Co-ops of Howard Van Doren Shaw

    Fine City Living in Chicago


2450 Lakeview





By Megan McKinney


This is the first in a series of features exploring the co-op buildings of several of Chicago’s finest vintage architects.  First, let us understand what a co-op building—or cooperative housing— is and how it differs from a condominium.  An exact quote from the web tells us that with a co-op, individual “tenants or members collectively own and share responsibility for an entire building or property” rather than merely the unit which each occupies.

Today we are exploring the style of Howard Van Doren Shaw, designer of the grand 2450 Lakeview, which for the past century has provided owners with house-size dwellings, one to each floor of the handsome building above.   


Howard Van Doren Shaw

Howard Van Doren Shaw began life in 1869 as the quintessential upper-crust Chicago boy; the family lived at 2124 Calumet, Prairie Avenue’s companion street, and Howard attended the nearby Harvard School for Boys, then Yale, followed by the then architectural arm of Massachusetts Institute of Technology. As a youngster he fell in love with a dancing partner at the fashionable Bournique’s dancing school. He and the girl, Frances Wells, would marry and together continue their patrician life at Ragdale, the influential Arts and Crafts house Howard was to build in 1897 on the portion of a farm he purchased near Lake Forest.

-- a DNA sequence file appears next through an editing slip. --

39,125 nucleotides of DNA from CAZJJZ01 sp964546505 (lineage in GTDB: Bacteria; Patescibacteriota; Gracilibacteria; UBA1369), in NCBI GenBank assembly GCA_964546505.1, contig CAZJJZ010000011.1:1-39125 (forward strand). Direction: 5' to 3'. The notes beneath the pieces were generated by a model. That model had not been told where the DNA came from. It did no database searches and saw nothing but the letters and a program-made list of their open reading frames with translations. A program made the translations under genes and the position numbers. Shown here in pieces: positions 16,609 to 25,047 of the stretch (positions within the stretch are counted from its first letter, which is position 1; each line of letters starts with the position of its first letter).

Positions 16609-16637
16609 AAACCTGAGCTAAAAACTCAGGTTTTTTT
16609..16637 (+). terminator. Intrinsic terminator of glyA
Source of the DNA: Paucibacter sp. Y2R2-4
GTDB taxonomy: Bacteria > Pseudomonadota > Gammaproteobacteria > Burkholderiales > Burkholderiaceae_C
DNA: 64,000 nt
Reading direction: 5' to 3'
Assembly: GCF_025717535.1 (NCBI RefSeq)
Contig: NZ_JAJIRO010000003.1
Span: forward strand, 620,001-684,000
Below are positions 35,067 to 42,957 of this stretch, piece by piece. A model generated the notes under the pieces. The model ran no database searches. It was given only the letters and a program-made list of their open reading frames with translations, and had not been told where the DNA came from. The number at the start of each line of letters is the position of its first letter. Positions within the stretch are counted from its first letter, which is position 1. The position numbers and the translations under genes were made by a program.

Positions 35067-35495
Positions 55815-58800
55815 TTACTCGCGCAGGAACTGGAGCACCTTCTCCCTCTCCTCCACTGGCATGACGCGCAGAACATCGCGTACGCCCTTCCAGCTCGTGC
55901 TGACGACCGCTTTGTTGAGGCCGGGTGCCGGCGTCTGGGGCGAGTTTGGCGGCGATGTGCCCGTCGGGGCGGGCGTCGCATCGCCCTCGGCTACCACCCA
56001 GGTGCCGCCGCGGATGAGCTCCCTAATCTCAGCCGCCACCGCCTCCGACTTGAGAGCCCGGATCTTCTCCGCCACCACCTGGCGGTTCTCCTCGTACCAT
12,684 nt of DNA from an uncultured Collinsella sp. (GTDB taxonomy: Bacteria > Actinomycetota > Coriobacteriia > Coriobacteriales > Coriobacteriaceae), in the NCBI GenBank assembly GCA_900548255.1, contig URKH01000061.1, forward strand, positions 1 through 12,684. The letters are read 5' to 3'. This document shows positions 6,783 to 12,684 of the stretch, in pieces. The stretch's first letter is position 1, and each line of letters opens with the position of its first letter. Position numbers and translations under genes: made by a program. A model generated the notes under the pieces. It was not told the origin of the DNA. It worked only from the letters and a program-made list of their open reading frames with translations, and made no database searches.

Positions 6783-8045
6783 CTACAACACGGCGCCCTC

And, while he was at it, he created the core of Lake Forest with his Market Square. But that is another phase. The Shaw style we are examining today is the city Shaw, the  co-operative apartment building Shaw.

Back to 2450 Lakeview: The one-to-a-floor units have views in four directions, with as many as five wood burning fireplaces in each, and a laundry room in the space, a nearby private garage providing parking for two vehicles, and a “private” elevator opening directly to the unit’s forty-three foot wide gallery.



Above are the two car garagesone for each unit owner, and below is a sample of the forty-three foot wide gallery in each individual co-op to which 2450’s “private” elevator opens.



Mr. Shaw designed the building he wished to live in. And live in it he did. Other vintage owners included philanthropist Kate Buckingham, Art Institute President Charles Hutchinson and the Chauncey McCormicks, Chicago’s “It” couple of their day.



Above is a portion of a living room in one of Mr. Shaw’s 2450 Lakeview co-ops.



This table, which pulls out to seat twelve, fits comfortably in the 2450 Lakeview dining room. 



With space stretching the length and width of the building, there is more than adequate room for this handsome wood paneled library.



As one would expect, the eat-in kitchens can be vast, with side space for a butler’s pantry and other incidental rooms appropriate for producing first rate cuisine, often including  a wine room.



Each 2450 Lakeview co-op contains as many as three, four or even five bedrooms with adjoining baths.



A master suite may feature His bath/dressing room, as well as Her sitting room/dressing room with Her separate bath next to it.

This is city living in Chicago at its finest. 



Author photo: Robert F.  Carl